May
10
3:00 pm15:00

Poetry cafe in Woburn Sands

I've been hanging paintings in 'Mamma Concetta's' ready for the Poetry Cafe on Sunday. Excited at the coming together of art and poetry reading!


Jun
5
Jun 11

The Living Impulse

5th Base Gallery, London presents an exhibition of paintings by Lynne Cameron, connected with her academic research into empathy, uncertainty and conflict.

Intense colour and glimpses of what lies underneath the layered surface serve as a visual response to Cameron’s study of how people engage with others in acts of empathy, and how empathy is often so effectively blocked.

6th - 10th June, 2014: 2.00pm – 8.00pm

Private view (all welcome): Thursday 5th June: 5.00 – 9.00pm.

Events connected to the exhibition will be announced shortly.

 

Supported by the Economic and Social Research Council, and the Open University.

Jun
5
5:00 pm17:00

The Living Impulse - Opening 5th June

5th Base Gallery, Heneage Street, London E1 5LJ

5-11 June, 2014.

Open Thursday: 17.00-21.00; Friday - Wednesday: 14.00 – 20.00

 

Discourse lives beyond itself… in a living impulse towards the object

(Mikhail Bakhtin, 1981)

The ‘Living Impulse’ exhibition springs from Lynne Cameron’s particular experiences as an artist who, in her other role as professor at the Open University, researches empathy and metaphor in discourse. Out of this interconnection come paintings that suggest fragmented landscapes of memory, where colour, layering and use of space respond to the places, data and emotions of her research.

This work began with post-conflict Northern Ireland, investigating how empathy became possible between an IRA bomber and the daughter of one of his victims. Over the last five years, her research has taken her to Kenya, Nepal, Brazil and USA, exploring the effect of uncertainties caused by violence and conflict on people’s empathy with each other. Her personal experience of watching her father’s decline through dementia brought a further dimension to understanding how empathy works across the gap of otherness, and produced a series of works on paper that concern how we communicate as life fades away.

A range of events will be held in the gallery space during the exhibition to explore these connections and to celebrate the launch of the e-book Empathy Dynamics in Conflict Transformation: A manual, produced by Lynne Cameron and Simon Weatherbed of the NGO Responding to Conflict.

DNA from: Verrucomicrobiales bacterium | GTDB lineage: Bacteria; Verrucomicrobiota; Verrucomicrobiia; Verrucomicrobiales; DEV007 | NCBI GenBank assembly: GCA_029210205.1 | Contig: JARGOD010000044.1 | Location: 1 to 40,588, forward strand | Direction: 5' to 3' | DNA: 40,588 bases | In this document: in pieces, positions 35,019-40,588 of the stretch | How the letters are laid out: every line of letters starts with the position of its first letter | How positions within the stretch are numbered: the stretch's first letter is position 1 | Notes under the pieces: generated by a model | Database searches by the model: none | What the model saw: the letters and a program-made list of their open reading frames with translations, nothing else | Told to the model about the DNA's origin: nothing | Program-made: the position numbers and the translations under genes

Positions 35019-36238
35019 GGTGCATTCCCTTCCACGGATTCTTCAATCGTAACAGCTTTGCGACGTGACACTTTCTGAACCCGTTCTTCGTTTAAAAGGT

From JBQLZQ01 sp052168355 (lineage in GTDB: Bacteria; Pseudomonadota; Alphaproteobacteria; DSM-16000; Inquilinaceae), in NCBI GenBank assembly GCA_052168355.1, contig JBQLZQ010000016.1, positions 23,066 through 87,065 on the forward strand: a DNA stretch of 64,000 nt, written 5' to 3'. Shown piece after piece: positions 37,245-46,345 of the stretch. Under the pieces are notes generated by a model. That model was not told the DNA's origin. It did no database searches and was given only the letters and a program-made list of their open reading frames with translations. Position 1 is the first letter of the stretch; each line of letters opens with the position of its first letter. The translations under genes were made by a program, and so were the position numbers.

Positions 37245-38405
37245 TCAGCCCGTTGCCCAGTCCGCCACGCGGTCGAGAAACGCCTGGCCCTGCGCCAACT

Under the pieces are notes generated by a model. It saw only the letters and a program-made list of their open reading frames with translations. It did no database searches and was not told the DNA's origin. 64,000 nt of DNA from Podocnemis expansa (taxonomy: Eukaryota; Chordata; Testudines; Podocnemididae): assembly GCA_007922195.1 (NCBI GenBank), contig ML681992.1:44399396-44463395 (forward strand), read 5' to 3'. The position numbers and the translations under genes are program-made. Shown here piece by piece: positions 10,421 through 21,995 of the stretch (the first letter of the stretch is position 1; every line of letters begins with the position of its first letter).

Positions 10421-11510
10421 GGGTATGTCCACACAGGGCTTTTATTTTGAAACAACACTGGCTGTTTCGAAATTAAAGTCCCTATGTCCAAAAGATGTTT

Supported by the UK Economic and Social Research Council, and The Open University.

 

Opening Reception

Thursday 5 June, 17.00 – 21.00.  All welcome.

 

Empathy and Creativity: A multi-faceted relationship

A creative writing workshop to explore facets of empathy through the exhibition, led by Melissa Fu.

Friday 6 June, 11.00 – 14.00.

To book a place or for more information, contact melissafu00@gmail.com

 

Sunday salon

Join the artist for tea, cake and talk.

Sunday 7 June. Call in anytime between 14.00 and 20.00.

 

Creating empathy and transforming conflict

Lynne Cameron in conversation with Simon Weatherbed, Director of NGO Responding to Conflict

Tuesday 10 June 17.00 – 19.00. Followed by a reception.

To book: lynne.cameron@open.ac.uk

Lynne and Simon travelled together to Kenya and Nepal as part of the collaborative research project that produced Empathy Dynamics in Conflict Transformation: A manual, collecting stories of change from peace-builders and people involved in violence. An opportunity to see the manual and hear the stories behind it.

 

An impulse to empathy

Jo Berry and Patrick Magee in conversation with Michael Appleton

Wednesday 11 June, 15.00 – 17.00. Followed by a reception.

To book: lynne.cameron@open.ac.uk

In 2001, Michael Appleton made a BBC documentary about the first meetings between Jo Berry, whose father was killed in the Brighton bombing in 1984, and Patrick Magee, then a member of the IRA, who planted the bomb. Watching that documentary, and hearing the metaphors used by Jo and Pat, sparked Lynne Cameron’s interest in their dialogue and opened up the rich seam of research featured in the exhibition, eventually leading to the manual. 

Now a psychotherapist, Michael Appleton is reunited for the first time in 13 years with Jo and Pat, with the opportunity to explore how their relationship has evolved.